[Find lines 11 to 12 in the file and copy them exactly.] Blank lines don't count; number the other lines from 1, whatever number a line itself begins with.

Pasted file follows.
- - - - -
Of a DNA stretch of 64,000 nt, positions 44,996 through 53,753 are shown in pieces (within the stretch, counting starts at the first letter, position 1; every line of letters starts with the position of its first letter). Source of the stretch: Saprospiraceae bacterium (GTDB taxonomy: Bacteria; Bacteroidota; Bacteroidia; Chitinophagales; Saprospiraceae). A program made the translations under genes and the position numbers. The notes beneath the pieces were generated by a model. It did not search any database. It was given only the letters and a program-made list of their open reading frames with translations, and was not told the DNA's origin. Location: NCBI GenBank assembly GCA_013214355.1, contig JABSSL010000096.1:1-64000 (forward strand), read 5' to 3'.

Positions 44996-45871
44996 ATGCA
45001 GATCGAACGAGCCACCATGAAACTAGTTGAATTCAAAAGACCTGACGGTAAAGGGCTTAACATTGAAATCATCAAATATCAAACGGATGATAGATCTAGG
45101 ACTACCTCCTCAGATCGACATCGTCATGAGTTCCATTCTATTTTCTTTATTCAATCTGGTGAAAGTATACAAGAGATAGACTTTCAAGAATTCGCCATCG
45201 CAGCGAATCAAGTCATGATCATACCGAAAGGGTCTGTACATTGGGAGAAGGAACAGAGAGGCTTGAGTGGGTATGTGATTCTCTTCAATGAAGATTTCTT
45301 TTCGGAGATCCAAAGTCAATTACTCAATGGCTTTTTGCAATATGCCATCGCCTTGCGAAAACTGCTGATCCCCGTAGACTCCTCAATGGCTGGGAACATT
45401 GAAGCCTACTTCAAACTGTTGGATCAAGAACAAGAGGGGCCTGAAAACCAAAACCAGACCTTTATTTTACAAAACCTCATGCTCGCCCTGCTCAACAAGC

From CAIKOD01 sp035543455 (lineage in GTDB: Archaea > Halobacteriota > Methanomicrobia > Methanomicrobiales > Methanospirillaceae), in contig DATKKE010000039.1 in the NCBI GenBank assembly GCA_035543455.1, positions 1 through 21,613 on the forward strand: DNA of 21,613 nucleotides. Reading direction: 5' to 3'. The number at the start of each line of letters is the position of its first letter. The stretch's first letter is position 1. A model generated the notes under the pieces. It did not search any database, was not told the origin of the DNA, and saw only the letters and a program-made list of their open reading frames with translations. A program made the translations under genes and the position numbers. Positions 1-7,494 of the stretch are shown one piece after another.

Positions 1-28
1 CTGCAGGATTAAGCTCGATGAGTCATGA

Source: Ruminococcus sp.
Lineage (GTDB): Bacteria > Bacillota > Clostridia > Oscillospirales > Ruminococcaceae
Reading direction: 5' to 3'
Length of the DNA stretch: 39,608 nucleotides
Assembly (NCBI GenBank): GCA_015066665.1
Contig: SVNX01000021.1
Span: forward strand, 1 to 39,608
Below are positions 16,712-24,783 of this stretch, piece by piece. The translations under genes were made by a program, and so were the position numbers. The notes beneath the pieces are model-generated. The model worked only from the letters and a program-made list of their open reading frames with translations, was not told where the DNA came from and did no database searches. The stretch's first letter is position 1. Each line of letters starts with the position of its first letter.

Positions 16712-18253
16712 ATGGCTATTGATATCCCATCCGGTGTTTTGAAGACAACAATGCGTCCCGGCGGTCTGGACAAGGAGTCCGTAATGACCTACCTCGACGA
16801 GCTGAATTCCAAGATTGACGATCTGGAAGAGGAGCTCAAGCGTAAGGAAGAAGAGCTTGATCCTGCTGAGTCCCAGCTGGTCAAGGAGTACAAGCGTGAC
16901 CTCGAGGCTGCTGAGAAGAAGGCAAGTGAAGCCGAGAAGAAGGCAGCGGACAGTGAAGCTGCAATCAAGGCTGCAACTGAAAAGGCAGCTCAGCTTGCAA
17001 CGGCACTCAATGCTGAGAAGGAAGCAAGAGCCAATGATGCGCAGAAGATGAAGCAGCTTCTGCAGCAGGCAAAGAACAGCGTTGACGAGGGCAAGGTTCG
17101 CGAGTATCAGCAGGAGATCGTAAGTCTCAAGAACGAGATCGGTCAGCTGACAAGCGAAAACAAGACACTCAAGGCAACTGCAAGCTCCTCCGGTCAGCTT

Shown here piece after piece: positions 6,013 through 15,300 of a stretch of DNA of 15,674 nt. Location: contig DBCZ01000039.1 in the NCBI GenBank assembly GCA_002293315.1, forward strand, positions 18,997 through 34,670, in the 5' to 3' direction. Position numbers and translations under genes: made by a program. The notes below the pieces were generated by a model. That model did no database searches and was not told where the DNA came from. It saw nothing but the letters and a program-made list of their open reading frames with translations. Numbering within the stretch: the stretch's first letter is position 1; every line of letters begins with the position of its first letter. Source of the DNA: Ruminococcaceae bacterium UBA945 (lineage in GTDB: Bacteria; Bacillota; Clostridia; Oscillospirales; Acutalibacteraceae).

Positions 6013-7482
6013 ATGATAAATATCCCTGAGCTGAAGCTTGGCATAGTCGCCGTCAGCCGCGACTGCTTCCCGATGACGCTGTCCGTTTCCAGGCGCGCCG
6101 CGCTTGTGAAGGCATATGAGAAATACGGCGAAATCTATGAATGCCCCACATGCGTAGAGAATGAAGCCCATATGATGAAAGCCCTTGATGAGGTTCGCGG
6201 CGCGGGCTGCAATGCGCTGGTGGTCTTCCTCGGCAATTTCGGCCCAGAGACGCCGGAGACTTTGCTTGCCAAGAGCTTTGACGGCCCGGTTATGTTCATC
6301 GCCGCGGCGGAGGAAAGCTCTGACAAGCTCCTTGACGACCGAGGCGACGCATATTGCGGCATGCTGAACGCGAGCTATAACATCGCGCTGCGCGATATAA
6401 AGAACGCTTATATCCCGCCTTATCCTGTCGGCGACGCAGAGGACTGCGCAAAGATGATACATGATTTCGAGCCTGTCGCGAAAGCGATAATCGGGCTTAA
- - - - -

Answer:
1 CTGCAGGATTAAGCTCGATGAGTCATGA

Source: Ruminococcus sp.